The recent market action, which occurred after a few members of the Federal Open Market Committee (FOMC) showed concerns about the steps taken by the Federal Reserve and wanted it to reduce its size of asset purchases, has investors rattled once again. The noise is increasing, and bulls and bears are suggesting where the markets are headed next. Some are calling that the stock market has reached its top, while others … Read More
On May 7, the Dow Jones Industrial Average closed above the 15,000 level for the first time. This close marked an overall increase in the index of about 15% since the beginning of the year. Other key stock indices did the same, and at the very least, their performance was nothing shy of exuberant.
It may be good news for some, but this rise in the key stock indices leads to one question: if investors missed out on these gains, should they jump into the stock market and take a risk playing the catch-up game?
While this may be the very first option that comes to the mind of an investor who is planning to invest for the long term and hasn’t seen their portfolio perform similar to the key stock indices, they must ask themselves this before taking any action: is it really the most viable option? The answer to this question is very simple: no.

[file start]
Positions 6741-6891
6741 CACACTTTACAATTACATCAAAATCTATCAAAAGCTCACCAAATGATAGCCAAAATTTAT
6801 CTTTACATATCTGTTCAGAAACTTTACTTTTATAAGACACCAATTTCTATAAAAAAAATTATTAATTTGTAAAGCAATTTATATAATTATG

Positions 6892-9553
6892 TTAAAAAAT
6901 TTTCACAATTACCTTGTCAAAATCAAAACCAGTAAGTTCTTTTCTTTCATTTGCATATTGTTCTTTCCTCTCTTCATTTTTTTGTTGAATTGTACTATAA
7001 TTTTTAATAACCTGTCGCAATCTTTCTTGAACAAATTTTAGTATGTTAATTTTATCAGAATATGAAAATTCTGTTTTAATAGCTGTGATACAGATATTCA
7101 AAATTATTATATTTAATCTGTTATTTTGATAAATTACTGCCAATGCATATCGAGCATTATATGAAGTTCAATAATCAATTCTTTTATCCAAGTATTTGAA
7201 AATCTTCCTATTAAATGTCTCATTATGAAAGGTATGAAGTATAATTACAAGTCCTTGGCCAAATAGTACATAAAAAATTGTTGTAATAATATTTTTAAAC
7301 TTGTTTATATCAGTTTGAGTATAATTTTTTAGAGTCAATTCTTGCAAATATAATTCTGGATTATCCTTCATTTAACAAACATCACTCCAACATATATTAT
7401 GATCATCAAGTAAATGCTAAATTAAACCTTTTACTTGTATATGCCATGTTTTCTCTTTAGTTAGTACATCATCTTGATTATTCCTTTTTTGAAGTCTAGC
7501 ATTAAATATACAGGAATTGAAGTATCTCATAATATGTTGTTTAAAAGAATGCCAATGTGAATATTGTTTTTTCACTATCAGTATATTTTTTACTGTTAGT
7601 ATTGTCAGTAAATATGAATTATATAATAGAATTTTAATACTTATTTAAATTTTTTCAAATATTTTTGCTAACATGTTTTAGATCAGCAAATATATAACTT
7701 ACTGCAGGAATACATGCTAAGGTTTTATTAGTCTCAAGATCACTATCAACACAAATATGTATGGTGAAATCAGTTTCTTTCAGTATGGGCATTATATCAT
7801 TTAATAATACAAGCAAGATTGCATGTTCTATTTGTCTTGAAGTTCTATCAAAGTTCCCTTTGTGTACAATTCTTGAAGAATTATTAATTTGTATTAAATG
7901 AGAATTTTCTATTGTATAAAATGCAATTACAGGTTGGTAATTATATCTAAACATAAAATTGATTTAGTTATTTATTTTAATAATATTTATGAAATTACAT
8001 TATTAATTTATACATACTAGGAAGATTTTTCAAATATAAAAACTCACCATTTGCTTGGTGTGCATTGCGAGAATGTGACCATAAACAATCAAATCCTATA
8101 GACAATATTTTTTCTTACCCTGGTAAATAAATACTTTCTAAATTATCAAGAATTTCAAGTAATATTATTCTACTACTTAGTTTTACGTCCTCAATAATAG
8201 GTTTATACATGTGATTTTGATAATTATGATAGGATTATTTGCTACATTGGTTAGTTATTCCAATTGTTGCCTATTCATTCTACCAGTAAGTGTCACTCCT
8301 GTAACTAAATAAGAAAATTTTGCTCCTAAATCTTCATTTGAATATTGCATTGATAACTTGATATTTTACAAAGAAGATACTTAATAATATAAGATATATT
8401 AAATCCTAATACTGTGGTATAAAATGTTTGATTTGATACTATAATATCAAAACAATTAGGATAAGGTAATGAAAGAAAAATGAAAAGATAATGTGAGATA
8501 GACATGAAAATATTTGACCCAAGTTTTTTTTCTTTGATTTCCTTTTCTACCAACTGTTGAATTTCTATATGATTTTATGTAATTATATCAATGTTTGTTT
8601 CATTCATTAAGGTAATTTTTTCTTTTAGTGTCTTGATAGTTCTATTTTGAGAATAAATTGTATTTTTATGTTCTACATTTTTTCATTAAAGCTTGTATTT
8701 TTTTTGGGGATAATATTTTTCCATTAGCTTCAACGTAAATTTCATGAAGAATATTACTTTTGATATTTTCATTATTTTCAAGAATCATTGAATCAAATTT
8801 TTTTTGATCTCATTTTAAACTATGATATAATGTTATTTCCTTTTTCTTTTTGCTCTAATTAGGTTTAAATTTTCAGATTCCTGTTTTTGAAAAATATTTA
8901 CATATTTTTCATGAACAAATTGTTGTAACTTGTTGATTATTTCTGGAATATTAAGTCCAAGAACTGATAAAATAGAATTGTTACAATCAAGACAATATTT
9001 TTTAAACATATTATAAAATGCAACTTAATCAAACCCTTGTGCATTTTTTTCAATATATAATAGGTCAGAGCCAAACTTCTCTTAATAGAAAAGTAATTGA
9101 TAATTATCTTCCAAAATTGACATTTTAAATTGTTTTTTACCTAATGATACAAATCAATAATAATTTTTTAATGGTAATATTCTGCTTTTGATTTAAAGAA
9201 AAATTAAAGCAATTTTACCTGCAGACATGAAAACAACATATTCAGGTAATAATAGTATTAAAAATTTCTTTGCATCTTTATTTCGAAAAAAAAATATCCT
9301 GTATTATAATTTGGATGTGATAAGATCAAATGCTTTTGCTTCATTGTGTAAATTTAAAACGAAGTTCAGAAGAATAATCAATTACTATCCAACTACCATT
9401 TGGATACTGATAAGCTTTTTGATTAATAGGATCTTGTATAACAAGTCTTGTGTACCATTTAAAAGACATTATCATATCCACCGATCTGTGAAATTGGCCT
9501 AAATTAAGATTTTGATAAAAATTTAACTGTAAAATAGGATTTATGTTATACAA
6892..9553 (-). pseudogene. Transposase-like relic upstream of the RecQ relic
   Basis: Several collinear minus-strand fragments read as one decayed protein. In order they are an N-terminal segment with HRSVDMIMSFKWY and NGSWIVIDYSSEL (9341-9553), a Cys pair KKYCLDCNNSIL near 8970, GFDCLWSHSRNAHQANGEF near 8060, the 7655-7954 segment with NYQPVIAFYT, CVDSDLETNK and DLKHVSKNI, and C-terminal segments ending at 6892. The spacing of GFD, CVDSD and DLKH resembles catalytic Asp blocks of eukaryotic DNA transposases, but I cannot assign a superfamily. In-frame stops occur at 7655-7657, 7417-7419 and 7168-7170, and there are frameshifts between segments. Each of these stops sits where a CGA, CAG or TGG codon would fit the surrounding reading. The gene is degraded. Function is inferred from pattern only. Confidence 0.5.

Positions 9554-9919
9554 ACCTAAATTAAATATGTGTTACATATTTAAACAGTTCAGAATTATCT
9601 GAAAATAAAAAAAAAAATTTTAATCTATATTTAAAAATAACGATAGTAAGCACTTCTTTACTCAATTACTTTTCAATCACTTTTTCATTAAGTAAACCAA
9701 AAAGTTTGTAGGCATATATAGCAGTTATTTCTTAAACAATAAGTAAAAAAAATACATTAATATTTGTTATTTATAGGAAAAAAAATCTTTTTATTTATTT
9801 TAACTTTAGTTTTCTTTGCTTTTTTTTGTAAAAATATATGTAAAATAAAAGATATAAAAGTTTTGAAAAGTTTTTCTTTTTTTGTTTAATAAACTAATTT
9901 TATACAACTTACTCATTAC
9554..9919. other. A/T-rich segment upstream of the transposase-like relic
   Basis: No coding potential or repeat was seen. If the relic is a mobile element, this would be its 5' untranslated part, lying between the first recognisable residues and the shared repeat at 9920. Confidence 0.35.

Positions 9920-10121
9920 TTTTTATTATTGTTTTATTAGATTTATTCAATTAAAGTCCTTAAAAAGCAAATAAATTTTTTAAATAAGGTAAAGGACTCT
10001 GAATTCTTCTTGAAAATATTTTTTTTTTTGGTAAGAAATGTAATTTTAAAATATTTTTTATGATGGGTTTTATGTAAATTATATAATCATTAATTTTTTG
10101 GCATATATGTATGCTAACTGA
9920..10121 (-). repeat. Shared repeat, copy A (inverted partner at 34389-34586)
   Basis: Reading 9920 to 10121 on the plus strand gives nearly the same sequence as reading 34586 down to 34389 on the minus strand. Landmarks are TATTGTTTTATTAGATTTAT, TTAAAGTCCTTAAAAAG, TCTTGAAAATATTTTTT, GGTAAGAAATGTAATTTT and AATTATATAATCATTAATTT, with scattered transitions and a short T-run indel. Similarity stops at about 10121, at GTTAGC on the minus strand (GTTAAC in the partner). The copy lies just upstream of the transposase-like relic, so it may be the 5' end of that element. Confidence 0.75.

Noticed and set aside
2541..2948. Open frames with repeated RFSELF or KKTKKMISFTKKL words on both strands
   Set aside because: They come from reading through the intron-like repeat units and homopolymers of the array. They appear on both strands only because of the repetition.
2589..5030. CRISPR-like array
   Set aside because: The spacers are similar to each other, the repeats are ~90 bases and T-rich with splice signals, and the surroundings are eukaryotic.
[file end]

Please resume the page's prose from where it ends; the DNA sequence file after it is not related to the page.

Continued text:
Instead of trying to play the catch-up game due to a significant rise in the key stock indices over a short period of time and taking higher risks, investors need to keep their long-term goals in mind. As I have been saying in these pages; long-term stable growth is far better than volatile gains in the short term.
If an investor believes the key stock indices will continue to rise, they should continue to focus on minimizing their risk. Instead of investing in small-cap, highly speculative companies, they need to look for defensive plays.
Why? As the key stock indices are rising, there is a possibility that there might a correction in prices; … Read More
Any stock market portfolio that’s being used to save for retirement or otherwise, should have some exposure to the pharmaceutical industry.
But instead of pure play corporations like a discovery biotechnology firm, there are great businesses out there that offer a combination of pharmaceutical development and consumer products.
This extra diversification provides a lot of safety and a growth opportunity, as well.
On the stock market, one of a number of blue chip corporations that are great brands and offer this combination of pharmaceutical and consumer product exposure is Johnson & Johnson (NYSE/JNJ).
Johnson & Johnson is up 20% since the beginning of the year, which is pretty spectacular. Institutional investors are buying safety, and this is what Johnson & Johnson offers.